Community Sports: Impact on Young People - Motion to Take Note

Part of the debate – in the House of Lords am 3:43 pm ar 16 Mai 2024.

Danfonwch hysbysiad imi am ddadleuon fel hyn

Photo of Lord Monks Lord Monks Llafur 3:43, 16 Mai 2024

My Lords, I warmly congratulate my noble friend Lord Hannett of Everton on his excellent maiden speech. It demonstrated to everyone in the House that we have acquired a new Member with a deep knowledge of the rough ends of the world of work in the UK, combined with a strong record of working constructively with employers who seek to do the right things.

My noble friend will bring Liverpool wit and, because his office was in Manchester for many years, Manchester wisdom to the business of the House. I look forward to his future contributions and to those of my noble friend Lord Shamash, who will contribute shortly. I also thank my noble friend Lord Wood of Anfield for his initiative in securing this debate and for the excellent and comprehensive way in which he outlined the issues involved. We have had Anfield in the past and now we have Everton; I can tell your Lordships that the banter will be unbearable.

Civilisations have long been aware of the power and importance of sport. It was often linked to military prowess, and the UK was no exception. There was always a recreational side to sport here and, as the British Empire expanded, sport went with it—and beyond it, in the case of football to the whole world. To this day, our heritage remains strong. Juventus plays in the colours of Notts County, which donated its original set of shirts, and in Bilbao, Sunderland shipyard workers influenced the establishment of Athletic Bilbao, which still plays in colours like those of Sunderland.

However, politics was never far away. The poor physical state of many men from the industrial towns and cities worried the British Army in the Boer War and was an influence in developing support for the welfare state, which started shortly afterwards. English public schools evangelised, especially among boys, the role of team sports. They codified rules and spread an ethos of sporting excellence, manners and sportsmanship—which is not always the most fashionable thing to pay tribute to, but it is important. It spread quickly, and the vibrant institutions of working-class Britain—chapels, churches, local factories, the Scouts, the Guides, the Boys’ Brigade and, above all, the schools and local authorities—formed teams and leagues, especially in football, although rugby prevailed in some areas and a range of other sports came up as well. In retrospect, it was a huge effort by the community. We should remember that when talking about the social history of this country. It was commonplace to see 40 or 50 teams playing on a Saturday afternoon on a patch of grass such as Wormwood Scrubs and its equivalent in other towns and cities.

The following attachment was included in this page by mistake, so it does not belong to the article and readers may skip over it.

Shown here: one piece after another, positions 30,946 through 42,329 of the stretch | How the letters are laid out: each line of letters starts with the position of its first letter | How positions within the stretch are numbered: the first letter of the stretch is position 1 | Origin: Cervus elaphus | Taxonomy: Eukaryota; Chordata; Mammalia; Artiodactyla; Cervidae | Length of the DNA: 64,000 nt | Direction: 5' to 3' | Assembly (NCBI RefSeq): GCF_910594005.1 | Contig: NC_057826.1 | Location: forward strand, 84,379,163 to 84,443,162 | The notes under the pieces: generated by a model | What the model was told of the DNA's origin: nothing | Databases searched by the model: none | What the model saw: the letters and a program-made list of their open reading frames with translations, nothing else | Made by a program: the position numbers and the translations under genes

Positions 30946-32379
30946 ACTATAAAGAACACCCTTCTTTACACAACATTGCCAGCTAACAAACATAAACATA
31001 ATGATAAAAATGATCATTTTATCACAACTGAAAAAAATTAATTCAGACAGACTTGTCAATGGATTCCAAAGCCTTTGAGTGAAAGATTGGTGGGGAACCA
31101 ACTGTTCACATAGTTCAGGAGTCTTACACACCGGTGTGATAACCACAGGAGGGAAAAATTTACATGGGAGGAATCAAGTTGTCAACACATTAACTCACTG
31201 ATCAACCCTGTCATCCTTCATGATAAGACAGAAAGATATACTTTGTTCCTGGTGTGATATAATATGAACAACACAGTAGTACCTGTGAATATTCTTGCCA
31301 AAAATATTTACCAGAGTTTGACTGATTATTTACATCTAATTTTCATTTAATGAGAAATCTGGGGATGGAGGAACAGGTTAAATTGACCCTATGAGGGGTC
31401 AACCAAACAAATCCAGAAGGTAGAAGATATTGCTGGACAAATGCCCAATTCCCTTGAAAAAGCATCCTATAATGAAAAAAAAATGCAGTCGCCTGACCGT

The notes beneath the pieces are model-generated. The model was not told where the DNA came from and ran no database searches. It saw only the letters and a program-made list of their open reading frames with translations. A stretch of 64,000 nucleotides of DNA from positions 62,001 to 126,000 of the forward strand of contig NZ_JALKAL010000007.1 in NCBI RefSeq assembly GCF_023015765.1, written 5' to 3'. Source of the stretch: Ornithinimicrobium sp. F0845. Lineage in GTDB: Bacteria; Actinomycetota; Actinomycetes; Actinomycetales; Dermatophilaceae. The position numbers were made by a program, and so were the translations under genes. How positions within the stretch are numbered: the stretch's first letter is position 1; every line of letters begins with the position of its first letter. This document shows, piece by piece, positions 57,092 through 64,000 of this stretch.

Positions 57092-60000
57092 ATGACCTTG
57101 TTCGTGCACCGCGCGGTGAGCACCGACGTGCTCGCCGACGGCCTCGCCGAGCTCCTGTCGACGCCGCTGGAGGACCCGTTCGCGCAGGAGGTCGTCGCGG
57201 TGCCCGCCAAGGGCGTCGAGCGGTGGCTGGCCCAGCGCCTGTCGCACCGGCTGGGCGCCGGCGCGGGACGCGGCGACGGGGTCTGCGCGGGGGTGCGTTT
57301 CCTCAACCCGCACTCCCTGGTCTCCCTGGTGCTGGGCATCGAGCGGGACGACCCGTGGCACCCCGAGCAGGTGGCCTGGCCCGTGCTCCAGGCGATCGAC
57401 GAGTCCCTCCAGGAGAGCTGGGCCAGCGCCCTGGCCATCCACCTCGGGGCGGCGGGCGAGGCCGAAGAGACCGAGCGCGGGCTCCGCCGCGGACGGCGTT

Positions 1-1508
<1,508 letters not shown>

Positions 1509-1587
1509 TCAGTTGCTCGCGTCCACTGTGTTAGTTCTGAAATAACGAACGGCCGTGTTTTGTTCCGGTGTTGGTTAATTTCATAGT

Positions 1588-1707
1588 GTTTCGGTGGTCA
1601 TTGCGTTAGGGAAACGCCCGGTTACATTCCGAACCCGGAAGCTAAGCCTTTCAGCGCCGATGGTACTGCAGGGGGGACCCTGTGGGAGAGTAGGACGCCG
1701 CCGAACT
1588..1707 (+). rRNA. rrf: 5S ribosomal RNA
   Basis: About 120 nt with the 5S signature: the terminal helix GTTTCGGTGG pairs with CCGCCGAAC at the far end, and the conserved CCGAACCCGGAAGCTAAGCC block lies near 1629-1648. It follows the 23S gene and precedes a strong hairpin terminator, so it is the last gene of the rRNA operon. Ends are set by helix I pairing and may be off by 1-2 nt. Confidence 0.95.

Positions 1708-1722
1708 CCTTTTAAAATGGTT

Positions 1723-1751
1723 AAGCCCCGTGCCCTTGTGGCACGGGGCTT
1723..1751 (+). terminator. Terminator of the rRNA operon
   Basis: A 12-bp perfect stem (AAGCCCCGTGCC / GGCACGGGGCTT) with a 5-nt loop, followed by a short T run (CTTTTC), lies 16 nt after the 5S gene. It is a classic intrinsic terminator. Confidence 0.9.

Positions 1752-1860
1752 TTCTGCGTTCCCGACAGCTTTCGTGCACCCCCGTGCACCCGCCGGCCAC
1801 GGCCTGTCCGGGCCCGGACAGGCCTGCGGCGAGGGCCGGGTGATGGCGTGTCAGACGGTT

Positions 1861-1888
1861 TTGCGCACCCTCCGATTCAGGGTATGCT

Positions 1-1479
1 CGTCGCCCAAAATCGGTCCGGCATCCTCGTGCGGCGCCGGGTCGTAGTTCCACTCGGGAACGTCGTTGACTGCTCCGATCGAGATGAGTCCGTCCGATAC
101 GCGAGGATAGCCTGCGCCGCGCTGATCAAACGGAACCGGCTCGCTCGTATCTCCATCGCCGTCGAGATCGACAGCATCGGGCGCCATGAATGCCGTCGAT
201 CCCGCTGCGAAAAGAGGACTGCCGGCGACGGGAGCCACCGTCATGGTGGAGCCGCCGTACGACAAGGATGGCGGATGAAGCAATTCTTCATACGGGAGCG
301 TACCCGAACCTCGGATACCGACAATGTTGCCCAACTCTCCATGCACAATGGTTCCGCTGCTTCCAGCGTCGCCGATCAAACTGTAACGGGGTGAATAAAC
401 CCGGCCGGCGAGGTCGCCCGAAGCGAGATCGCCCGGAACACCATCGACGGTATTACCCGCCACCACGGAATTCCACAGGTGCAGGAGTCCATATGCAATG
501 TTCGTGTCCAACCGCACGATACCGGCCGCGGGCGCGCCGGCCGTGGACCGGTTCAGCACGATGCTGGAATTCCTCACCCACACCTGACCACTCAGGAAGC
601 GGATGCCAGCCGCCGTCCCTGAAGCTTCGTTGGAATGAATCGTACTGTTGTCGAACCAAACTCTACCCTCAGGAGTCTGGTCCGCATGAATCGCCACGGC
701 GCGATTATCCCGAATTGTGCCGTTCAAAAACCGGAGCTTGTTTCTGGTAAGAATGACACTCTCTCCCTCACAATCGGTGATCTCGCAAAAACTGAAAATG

I think everybody in this debate appreciates that the role of sport is crucial in so many ways. I want to pick on three areas. It is a key weapon against the burgeoning growth of obesity, which is a national crisis. I know that the Government have applied their mind to this on more than one occasion, but we have so much to do that the profile of this campaign needs to be right at the very top. I was in the Netherlands just last weekend. If you go down a street there, you see the different physiques of the people compared to those of many in our own country, particularly in the poorer parts. Obviously, cycling has a lot to do with that, but participation in sports is also high and developing, and is publicly encouraged to a considerable extent. We need new ways of making sport and exercise generally attractive across all the population—able, disabled, regardless of gender and so on. It cannot just be for the elite and the enthusiastic.

The second problem—my noble friend Lord Wood touched on some of this—is the fact that, since pay-for-view came in, some sports have edged away from promoting mass participation and interest. In my view, cricket has suffered by not having test matches on general view. Sports need to rethink whether they have the balance right between paywalls on TV rights and the population in general having access to their sport. Even the existing listed events, which are free to air when transmitted live, are not protected in the digital on-demand coverage of sporting events, which is growing considerably as viewing of live events declines. We will lose free access in a few years’ time if we do not do something to regulate the digital world in this area, so I have a couple of questions for the Minister. Are the Government considering this issue in relation to the Media Bill, which is before the House? Do they have plans to extend the existing list of 10 free-to-air sports in relation to individual sports and, importantly, to the fast-developing digital world?

Finally, I will touch on medicine and medical research into sports and the many injuries that can come from sports. The current worries about dementia, particularly in rugby, must be a huge turn-off for parents who would like their children to play the game but want to know that it is safe to do so. I know that the football and rugby—both union and league—authorities are trying to improve research and tighten the rules. However, for contact sports—not just rugby—rapid improvements are necessary in the knowledge and treatment of potential risks.

For some of us, exercise and sport are a crucial part of our lives. In some form or other, they should be a crucial part of everybody’s lives. Can we, in our time, develop a surge in interest like the late Victorians did across the whole of the United Kingdom?